Posted: July 3rd, 2019
UK Court considers whether it can fortify a cross-undertaking for damages after the injunction has been discharged
Sandoz Limited (Sandoz) (Second Defendant) applied to the court for fortification (requiring a payment to be made into court) of a cross-undertaking given by Napp Pharmaceutical Holdings Limited (Napp) (Claimant) in respect of an injunction restraining the launch of Sandoz transdermal buprenorphine patches.
The injunction had been granted in February 2016 and discharged less than six months later when the Patents Court and later the Court of Appeal found Napp’s patent not to be infringed. Napp provided a cross-undertaking in damages to compensate Sandoz in the event that the patent was found not to be infringed.
Further to the litigation surrounding OxyContin in the US and the alleged links between Purdue (the makers of OxyContin) and Napp, Sandoz was concerned that Napp might not be in a financial position to pay the damages owed under the cross-undertaking when the damages case is concluded.
Carr J consider whether the court has jurisdiction to fortify a cross-undertaking after it had been discharged and if the injunction should be granted on the facts.
Carr J held that the court has no power to order a party to give a cross-undertaking: a cross-undertaking is the price that a claimant is willing to pay in return for the grant of an injunction. If the injunction has been discharged, there is no incentive for the claimant to provide an undertaking. Therefore, he held that the court had no jurisdiction to order the fortification of a cross-undertaking.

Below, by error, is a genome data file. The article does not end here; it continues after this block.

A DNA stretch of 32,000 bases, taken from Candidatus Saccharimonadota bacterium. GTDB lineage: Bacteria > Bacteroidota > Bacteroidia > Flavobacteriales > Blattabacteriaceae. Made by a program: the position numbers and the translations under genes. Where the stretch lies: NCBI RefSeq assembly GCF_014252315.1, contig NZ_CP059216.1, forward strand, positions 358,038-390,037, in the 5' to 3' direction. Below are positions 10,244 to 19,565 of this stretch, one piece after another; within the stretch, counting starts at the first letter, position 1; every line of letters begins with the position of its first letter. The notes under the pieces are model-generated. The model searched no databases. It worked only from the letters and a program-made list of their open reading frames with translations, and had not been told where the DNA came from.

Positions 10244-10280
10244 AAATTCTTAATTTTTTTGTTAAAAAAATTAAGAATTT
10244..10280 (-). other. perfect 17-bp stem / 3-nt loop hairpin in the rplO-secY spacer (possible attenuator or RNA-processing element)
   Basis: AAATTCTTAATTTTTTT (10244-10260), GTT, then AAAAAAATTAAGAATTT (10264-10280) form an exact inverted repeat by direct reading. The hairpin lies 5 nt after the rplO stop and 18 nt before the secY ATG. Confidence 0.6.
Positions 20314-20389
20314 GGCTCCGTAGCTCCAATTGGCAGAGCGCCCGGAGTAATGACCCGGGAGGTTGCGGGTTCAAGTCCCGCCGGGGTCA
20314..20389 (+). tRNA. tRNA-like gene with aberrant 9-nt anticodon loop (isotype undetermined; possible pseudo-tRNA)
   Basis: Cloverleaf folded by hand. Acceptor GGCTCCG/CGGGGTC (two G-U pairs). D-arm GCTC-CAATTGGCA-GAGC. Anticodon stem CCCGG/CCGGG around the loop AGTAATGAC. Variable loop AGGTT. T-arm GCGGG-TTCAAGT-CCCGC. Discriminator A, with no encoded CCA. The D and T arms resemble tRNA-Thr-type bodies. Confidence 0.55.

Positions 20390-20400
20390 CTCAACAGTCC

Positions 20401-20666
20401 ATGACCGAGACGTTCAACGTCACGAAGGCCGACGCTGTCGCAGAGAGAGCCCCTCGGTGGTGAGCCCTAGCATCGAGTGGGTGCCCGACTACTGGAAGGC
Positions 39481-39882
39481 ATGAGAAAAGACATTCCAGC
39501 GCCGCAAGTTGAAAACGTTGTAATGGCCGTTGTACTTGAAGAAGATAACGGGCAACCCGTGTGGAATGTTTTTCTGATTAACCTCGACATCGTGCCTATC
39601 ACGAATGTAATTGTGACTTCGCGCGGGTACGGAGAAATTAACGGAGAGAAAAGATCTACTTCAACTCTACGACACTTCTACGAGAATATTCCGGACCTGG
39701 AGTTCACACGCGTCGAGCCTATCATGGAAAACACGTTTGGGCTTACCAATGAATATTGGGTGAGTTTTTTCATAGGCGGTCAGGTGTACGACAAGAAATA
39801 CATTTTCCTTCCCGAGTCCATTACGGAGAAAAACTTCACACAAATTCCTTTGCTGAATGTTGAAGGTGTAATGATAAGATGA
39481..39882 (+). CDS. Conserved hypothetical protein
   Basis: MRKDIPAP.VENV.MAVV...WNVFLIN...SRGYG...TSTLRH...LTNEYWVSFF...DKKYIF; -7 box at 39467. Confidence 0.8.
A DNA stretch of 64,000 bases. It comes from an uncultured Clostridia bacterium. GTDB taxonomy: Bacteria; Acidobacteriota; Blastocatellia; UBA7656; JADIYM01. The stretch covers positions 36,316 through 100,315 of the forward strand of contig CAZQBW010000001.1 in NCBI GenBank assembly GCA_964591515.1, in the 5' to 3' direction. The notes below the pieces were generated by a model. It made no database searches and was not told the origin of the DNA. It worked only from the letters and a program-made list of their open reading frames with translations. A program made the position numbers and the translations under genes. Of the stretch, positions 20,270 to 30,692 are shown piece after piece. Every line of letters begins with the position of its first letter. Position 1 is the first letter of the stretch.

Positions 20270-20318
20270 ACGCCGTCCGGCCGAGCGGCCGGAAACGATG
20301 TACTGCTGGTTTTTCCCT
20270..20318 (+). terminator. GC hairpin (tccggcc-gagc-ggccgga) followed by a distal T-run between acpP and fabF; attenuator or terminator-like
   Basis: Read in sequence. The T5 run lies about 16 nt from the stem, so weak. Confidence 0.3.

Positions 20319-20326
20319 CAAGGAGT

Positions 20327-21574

If wrong about jurisdiction, Carr J also held it would not be appropriate to grant the requested relief on the facts. He considered Sandoz’s concerns regarding Napp’s ability to pay damages due to questions of the financial security of Purdue Pharma (a company in the same group as Napp) following a scandal (and subsequent legal action) regarding the addictive nature of OxyContin.
Carr J concluded that the legal action against Purdue Pharma would not impact Napp’s ability to carry on its business, noting that Napp’s solvency was independent to Purdue Pharma. Carr J held that Sandoz’s application was based upon speculation and, if the court had jurisdiction, he would not exercise his discretion to grant the application.
A copy of the decision can be read here.
Headnote: Jonathan Solomon, Marks & Clerk Law LLP